Fade To Gray? Boomers Are Back

If you're not including this experienced cohort in your recruitment efforts, you're missing out.
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They may have more years in the rear-view mirror than looking ahead, but that doesn’t mean Baby Boomers aren’t still making a tremendous impact—both as consumers and workers.

But the combination of a pandemic, inflation, and a war has led to a surprising shift in the demographic dynamics of 2022, with consumer and workforce power now tipping back toward boomers (generally defined as people born between 1946 and 1964). Indeed, experts say this once-maligned group happens to own some of the most sought-after job skills in the market, along with exceedingly strong purchasing power. According to the U.S. Federal Reserve Board, the net worth for Americans in their late 60s and early 70s is more than double that of younger Americans. And as companies take note, in some cases bending over backwards to woo the group to join as new or returning employees, boomers are elated.

Pursuing the boomer demographic is not without risks. There is a reason that development efforts have long focused on workers with four to five decades ahead of them. But after years of a myopic focus on millennials, two simultaneous changes have revived the market power of the older generation:

First, facing the dramatic labor shortage, many firms have discovered they can hire retirees for executive interim roles while they search for full-time executives. This can be a boon for companies: they can retain some of their highest-skilled employees for much lower overall costs, with the benefit of knowledge transfer to younger employees.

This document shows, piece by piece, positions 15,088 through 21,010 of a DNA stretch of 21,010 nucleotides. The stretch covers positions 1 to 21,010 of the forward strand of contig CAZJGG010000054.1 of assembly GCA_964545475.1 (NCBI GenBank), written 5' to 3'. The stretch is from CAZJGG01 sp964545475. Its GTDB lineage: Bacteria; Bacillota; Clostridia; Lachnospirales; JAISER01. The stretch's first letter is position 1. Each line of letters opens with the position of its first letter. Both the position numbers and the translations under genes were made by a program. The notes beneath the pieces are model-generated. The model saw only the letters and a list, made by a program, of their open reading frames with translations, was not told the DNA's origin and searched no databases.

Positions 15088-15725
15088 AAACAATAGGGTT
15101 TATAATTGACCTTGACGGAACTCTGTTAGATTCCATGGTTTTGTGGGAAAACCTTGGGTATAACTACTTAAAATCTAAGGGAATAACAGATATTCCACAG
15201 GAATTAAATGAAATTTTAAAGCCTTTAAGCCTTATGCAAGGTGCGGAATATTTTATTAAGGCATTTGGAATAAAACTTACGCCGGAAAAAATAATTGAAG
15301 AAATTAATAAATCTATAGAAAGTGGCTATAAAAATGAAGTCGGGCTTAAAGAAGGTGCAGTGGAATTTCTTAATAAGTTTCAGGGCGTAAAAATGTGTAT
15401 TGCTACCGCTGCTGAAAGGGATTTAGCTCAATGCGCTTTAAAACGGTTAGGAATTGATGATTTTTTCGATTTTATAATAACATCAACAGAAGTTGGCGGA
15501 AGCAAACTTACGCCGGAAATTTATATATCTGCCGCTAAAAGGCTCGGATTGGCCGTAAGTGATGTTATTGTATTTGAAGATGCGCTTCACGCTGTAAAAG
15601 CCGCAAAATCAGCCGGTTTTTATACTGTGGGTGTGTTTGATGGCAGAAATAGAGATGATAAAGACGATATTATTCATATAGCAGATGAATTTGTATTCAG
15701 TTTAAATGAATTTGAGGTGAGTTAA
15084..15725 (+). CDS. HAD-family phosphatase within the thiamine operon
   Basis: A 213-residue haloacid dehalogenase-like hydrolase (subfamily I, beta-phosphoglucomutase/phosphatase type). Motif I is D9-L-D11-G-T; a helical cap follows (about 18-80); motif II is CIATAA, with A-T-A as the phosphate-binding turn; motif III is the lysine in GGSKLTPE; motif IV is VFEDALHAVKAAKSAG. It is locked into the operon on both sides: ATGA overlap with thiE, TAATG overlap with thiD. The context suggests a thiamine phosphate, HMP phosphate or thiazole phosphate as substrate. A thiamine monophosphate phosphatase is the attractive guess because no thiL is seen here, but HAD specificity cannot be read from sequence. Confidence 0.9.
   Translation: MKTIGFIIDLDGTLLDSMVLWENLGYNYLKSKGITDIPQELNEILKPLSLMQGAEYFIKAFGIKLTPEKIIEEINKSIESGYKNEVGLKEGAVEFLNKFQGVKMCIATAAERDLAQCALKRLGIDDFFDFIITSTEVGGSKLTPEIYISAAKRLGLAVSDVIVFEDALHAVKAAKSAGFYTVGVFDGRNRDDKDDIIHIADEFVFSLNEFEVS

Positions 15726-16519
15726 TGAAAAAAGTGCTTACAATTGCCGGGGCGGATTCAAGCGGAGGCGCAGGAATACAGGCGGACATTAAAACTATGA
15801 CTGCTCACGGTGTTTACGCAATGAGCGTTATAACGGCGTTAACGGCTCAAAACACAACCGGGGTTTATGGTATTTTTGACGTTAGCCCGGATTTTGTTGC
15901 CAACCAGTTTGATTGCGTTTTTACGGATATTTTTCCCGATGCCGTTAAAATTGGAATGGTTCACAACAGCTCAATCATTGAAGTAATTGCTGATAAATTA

Second, the strong pandemic housing and stock markets have made boomers digitally literate and ballooned their wealth. Today 37 percent of people over age 65 use mobile pay apps, and 39 percent use telemedicine (up from 3 percent pre-pandemic). There’s a big misconception that boomers don’t know tech. Boomers certainly didn’t grow up with it, but they’ve definitely learned it.

This is particularly true in online ordering. In fact, digital ordering in the restaurant sector has risen eightfold since 2015. Boomers in particular have really fast-forwarded their own digital capabilities during the pandemic. They crave convenience, their spending power is tremendous and they are propping up the digital ordering industry like never before.

Experts say marketers, long trained to focus on youth, cannot ignore this. Companies look at their data to see which boomer audiences provide the most opportunity. The age group is particularly keen for travel and new experiences, especially after missing out during the years of the pandemic. According to data by AARP, boomers stockpiled the travel money they didn’t use during 2020 and will use it for future vacations. The research says they plan on spending more money on those trips than other generations: Gen X travelers expect on average they’ll spend $5,000, millennials will spend $4,000 on average and boomers will spend $6,691.

If you’re an employer, a restaurateur or you work in the travel industry and you’re not looking at boomers, you’re missing out.

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